Can Purpose Kill You?

Photo by Randalyn Hill on Unsplash

There’s hundreds of quotes on Google about “chasing you passion” “living for a purpose.” These quotes seem incredibly inspiring and positive, but there is also a much darker side to having a purpose.

In our world, we are shaped to be ultra-deterministic, to always have a way to achieve success no matter how many sacrifices we have to make. That in itself, is intertwined with everyone’s need to “find their passion” in life. It’s like we convinced ourselves that without some sort of overarching purpose in life, life has no meaning, and so there is no point in living.

It starts off during our elementary school days when we’re asked “What do you want to be when you grow up?” That’s the first purpose already laid out for you to achieve. When adults ask children this, they want to hear a job title, and especially a career that is associated with respect and authority. At the age of seven, we’re already instilling this idea on children that humans need a purpose in life. (Yes, I do understand that this question brings about successful lawyers, doctors, and engineers, but that is such a small population compared to what happens to the others.) This brings about a lot of pressure in children from a young age, to work towards achieving their purpose and not really getting to enjoy the life given to them. You might think I sound crazy, but it’s true. As the years pass by, more and more schools have started implementing CTE programs starting as young middle school.This begins the first moment when a life is associated with purpose.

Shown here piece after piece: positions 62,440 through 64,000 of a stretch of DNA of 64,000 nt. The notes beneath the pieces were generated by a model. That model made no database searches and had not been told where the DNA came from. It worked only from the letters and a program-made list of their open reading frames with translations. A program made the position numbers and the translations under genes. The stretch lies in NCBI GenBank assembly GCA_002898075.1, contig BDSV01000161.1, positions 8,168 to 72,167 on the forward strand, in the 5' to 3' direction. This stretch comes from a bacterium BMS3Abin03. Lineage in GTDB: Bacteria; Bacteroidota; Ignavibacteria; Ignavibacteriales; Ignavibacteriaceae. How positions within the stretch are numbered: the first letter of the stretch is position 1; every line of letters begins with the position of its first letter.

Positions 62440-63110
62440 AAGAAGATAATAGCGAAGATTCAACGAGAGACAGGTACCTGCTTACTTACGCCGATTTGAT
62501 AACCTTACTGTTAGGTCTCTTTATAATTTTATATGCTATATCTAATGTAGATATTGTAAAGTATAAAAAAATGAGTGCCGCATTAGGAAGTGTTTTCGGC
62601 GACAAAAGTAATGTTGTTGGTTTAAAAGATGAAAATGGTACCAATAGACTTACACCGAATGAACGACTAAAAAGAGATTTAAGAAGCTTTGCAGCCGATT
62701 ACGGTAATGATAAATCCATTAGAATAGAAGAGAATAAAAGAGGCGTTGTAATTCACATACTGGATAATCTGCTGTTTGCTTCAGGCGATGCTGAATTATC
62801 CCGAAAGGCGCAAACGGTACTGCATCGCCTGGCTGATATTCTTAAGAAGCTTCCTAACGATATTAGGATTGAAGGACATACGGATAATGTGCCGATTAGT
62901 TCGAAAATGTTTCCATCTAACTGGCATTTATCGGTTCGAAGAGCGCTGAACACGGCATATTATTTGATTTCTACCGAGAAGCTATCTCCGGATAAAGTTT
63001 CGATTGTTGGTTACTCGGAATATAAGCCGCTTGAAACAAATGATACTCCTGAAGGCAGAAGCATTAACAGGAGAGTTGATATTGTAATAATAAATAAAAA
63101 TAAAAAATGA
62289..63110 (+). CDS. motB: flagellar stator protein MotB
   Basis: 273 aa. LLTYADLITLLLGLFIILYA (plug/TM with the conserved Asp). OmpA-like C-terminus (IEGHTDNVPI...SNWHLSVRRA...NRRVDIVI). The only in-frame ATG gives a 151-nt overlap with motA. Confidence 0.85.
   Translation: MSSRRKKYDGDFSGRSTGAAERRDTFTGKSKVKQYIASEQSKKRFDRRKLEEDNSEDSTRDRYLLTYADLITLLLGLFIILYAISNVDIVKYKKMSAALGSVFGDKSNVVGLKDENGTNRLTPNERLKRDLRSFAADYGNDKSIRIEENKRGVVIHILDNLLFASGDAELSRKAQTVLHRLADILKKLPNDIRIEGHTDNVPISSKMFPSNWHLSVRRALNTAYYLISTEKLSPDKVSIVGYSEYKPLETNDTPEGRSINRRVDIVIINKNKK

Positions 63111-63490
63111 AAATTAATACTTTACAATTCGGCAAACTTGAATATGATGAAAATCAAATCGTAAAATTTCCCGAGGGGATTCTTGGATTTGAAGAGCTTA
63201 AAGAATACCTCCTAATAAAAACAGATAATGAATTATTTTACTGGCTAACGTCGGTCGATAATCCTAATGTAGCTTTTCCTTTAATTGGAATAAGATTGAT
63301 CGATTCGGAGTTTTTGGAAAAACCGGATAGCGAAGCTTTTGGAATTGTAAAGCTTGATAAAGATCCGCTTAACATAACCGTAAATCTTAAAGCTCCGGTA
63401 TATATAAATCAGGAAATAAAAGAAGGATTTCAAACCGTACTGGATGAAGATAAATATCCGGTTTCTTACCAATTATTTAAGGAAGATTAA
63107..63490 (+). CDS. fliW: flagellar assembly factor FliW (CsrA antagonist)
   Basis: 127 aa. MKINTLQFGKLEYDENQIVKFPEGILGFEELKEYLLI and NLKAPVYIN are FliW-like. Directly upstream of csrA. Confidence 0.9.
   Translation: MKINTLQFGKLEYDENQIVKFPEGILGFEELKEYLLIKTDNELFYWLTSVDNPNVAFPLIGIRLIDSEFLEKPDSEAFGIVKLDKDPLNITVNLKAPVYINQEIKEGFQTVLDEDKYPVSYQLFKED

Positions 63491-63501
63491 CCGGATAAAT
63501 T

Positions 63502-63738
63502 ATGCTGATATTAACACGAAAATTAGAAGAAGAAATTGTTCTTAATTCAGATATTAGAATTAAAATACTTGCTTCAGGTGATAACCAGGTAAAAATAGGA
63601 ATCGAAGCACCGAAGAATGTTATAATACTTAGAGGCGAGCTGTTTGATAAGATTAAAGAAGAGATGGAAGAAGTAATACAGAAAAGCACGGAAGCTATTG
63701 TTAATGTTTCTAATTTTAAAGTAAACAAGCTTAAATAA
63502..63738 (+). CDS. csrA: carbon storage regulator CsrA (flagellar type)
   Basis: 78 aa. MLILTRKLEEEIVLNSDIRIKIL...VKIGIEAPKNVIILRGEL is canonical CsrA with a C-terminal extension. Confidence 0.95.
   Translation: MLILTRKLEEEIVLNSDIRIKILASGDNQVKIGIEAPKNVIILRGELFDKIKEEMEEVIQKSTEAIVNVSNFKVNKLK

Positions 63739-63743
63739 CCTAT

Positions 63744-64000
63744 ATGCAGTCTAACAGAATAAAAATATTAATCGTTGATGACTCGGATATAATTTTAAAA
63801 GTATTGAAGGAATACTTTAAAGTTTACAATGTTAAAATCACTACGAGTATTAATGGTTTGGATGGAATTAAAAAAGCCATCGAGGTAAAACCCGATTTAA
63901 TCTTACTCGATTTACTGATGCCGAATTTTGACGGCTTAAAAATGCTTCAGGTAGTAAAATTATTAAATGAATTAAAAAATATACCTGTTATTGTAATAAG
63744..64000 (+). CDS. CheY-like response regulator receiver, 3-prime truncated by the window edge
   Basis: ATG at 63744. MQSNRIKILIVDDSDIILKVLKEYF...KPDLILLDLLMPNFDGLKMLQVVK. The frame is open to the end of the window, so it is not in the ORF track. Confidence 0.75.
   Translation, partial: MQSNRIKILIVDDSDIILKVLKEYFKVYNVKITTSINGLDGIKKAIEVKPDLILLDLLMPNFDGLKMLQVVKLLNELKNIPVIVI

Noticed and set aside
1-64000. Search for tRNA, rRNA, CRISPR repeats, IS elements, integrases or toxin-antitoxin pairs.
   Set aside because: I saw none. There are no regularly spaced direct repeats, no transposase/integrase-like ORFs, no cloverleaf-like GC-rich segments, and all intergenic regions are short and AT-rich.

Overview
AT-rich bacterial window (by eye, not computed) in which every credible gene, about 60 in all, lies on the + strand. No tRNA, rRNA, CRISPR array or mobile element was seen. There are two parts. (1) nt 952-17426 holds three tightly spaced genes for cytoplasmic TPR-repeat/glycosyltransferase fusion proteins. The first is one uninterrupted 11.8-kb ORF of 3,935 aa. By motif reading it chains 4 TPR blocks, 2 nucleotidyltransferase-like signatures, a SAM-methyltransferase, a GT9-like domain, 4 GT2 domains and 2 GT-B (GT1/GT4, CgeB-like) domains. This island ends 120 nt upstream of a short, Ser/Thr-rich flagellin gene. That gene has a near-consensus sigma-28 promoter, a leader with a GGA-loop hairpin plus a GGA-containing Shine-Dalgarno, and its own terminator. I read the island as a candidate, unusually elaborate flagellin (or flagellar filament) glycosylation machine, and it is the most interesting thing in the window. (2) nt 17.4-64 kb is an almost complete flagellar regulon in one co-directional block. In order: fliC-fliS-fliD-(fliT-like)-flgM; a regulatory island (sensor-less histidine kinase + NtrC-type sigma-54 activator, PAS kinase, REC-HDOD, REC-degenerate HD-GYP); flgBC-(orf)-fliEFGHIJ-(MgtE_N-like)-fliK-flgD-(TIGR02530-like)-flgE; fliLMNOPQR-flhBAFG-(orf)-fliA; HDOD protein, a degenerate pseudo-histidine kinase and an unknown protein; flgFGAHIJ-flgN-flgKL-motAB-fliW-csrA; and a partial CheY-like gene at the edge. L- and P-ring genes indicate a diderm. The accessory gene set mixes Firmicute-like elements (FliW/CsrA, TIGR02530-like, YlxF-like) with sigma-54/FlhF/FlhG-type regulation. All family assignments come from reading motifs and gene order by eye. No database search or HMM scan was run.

Then we’re guided to a plethora of purposes, and that we must constantly be working, learning, and doing everything that we can to achieve these, or we’ll be labeled as lazy; which, in our capitalist society is one of the worst insults.

This is why so many people put so much pressure on themselves to attain a purpose that it’s killing them more than helping them. We sacrifice so much of our health, social wellness, and life to achieve a purpose because that’s what we have been conditioned into thinking what life is.

There’s so many people who develop anxiety and depression because they lost themselves while achieving their purpose. There are people that take their lives because of this constant need for purpose, and once they fail or don’t find purpose anymore, they deem life meaningless. There are also people who are living but they aren’t alive anymore. Purpose may not have killed them, but it killed the humanity in them.

So, purpose is painted as this beautiful meaning that we plaster on everything when people ask “What is the meaning of life?” Yet, we forget that it is capable of both giving life to someone, but just as easily taking it away.

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